New research suggest that Mars is in a warm period between cyclical ice ages, and that during Ice Age Maximum over 500,000 years ago, the red planet was decidedly ice, and much whiter to the naked eye.

    Taj Mahal Battles New Threat from Insects

    Swarms of insects are proliferating in the heavily contaminated waters of the Yamuna River, which flows behind the 17th century monument

    This forum has been closed.
    Comment Sorting
    Comments
         
    by: A G Sidky from: Cairo
    June 22, 2012 1:42 AM
    It appears to me that the West is not totally informed of the fraud and intimidation that the Islamists have exercised on the Egyptians for the last 15 months ! Speaking of elections only ( Egyptian Christians were kept hostages in their homes at gun point in upper Egypt in order to prevent them from voting to Shafiq - The Civil Candidate ) Egyptians also turn to the Egyptian army as the only trusted help they can get ! Shafiq is the winner - The army will protect Elections and Egypt against hijacking by Islamists ! Trouble may come but at the end moderates will win ! My advice to the world do not be fooled by the Islamists and do not take sides ! It will fire back on you !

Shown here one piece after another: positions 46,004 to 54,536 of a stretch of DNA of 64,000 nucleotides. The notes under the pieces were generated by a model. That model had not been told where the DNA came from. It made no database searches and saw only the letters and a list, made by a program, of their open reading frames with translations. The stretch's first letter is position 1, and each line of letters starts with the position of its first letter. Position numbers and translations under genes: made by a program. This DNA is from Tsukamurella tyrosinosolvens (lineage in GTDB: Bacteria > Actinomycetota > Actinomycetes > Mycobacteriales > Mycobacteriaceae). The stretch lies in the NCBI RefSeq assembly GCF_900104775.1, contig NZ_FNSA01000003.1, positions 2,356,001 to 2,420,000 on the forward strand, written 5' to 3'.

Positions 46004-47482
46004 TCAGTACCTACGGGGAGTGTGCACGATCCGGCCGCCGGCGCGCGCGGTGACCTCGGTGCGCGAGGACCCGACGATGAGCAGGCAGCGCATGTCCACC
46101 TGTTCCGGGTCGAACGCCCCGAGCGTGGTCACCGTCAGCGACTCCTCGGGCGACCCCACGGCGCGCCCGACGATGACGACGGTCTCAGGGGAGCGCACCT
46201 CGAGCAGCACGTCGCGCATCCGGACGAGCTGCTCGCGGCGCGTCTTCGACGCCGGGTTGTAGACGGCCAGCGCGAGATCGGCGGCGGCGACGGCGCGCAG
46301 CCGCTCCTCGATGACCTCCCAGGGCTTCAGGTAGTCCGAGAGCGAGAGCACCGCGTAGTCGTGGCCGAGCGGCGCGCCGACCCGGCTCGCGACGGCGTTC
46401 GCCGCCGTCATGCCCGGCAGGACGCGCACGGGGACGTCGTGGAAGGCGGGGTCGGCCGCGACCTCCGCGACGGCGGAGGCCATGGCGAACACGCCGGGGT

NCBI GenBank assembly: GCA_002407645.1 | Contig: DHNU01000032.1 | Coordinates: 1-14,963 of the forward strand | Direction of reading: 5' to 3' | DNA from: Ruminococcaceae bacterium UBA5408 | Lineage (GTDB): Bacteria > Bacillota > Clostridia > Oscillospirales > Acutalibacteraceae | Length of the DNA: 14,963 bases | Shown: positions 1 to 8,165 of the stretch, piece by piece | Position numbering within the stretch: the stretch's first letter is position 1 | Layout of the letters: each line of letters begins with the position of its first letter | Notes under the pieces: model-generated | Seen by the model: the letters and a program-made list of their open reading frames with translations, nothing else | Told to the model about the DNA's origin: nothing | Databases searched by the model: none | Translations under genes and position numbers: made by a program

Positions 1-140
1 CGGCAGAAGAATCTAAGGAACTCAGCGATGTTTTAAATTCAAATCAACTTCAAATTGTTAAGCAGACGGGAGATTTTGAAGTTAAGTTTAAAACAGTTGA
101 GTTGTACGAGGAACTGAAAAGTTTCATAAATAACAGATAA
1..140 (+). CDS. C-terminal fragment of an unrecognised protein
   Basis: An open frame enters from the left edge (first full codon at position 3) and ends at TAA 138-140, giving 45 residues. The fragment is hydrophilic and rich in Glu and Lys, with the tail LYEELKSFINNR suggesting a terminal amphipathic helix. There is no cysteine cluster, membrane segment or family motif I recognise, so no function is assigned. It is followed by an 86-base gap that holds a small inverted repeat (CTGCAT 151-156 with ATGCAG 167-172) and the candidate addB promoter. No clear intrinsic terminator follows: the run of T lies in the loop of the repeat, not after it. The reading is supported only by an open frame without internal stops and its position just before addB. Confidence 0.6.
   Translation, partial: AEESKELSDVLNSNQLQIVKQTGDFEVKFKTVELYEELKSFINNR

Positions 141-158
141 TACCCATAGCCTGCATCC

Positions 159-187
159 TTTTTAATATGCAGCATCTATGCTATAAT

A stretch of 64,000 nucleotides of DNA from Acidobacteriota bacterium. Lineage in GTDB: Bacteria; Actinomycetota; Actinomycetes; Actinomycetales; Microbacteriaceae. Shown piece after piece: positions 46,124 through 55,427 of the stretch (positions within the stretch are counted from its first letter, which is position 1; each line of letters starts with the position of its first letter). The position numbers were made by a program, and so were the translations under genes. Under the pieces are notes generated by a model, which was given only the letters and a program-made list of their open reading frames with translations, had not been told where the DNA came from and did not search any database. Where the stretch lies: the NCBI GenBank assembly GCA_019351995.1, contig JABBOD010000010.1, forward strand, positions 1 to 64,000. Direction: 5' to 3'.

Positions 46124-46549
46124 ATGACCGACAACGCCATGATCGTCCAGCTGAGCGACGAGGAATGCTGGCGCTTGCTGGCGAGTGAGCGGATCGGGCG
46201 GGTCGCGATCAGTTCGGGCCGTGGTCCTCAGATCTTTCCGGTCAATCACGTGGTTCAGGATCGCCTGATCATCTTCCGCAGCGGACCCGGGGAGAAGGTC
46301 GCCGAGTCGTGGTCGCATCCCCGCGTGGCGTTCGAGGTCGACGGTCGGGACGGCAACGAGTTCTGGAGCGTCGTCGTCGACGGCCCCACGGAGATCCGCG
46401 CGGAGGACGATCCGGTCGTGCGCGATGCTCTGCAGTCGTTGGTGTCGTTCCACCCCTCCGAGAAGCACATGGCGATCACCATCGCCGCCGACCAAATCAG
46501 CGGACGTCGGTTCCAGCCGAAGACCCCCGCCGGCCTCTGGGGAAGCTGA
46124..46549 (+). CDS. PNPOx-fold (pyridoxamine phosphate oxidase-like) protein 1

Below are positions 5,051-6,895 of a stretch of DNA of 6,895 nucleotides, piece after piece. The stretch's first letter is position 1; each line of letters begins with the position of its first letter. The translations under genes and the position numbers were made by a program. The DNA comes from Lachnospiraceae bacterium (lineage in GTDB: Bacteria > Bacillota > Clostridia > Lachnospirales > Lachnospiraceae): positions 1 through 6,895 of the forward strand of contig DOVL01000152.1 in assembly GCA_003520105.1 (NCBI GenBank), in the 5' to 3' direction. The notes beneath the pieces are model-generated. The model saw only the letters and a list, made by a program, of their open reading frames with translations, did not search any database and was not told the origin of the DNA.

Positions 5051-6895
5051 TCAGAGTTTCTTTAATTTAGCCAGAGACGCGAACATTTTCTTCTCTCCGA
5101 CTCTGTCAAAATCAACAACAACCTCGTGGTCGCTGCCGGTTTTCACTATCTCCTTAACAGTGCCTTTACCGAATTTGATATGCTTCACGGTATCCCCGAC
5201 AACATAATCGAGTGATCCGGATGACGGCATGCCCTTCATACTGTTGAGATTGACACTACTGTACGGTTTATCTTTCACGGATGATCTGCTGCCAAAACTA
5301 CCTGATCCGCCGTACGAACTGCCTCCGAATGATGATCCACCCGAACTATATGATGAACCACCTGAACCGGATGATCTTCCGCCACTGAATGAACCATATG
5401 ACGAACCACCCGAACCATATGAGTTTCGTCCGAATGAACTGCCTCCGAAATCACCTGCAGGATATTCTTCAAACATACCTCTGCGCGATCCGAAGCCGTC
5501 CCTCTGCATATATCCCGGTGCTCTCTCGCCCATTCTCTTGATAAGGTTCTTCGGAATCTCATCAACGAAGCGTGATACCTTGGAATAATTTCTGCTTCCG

by: xxxxxx from: yyyyyyy
    June 21, 2012 11:06 PM
    another stupid comment in a series of the kind:

    1) There is evidence that over 2 millions faked ballots that went to the moslem brotherhood candidate Mursi

    2) The Muslim brotherhood is trying to cover up the incident by claiming that the possible election of Shafiq would be the result of foul play.....

    The amount of tactical lies of the moslem brotherhood show that this association was not participating in an honest competition, but rather it was decided to steal the elections. They declared Mursi the winner only a few hours after the closing of the voting offices!!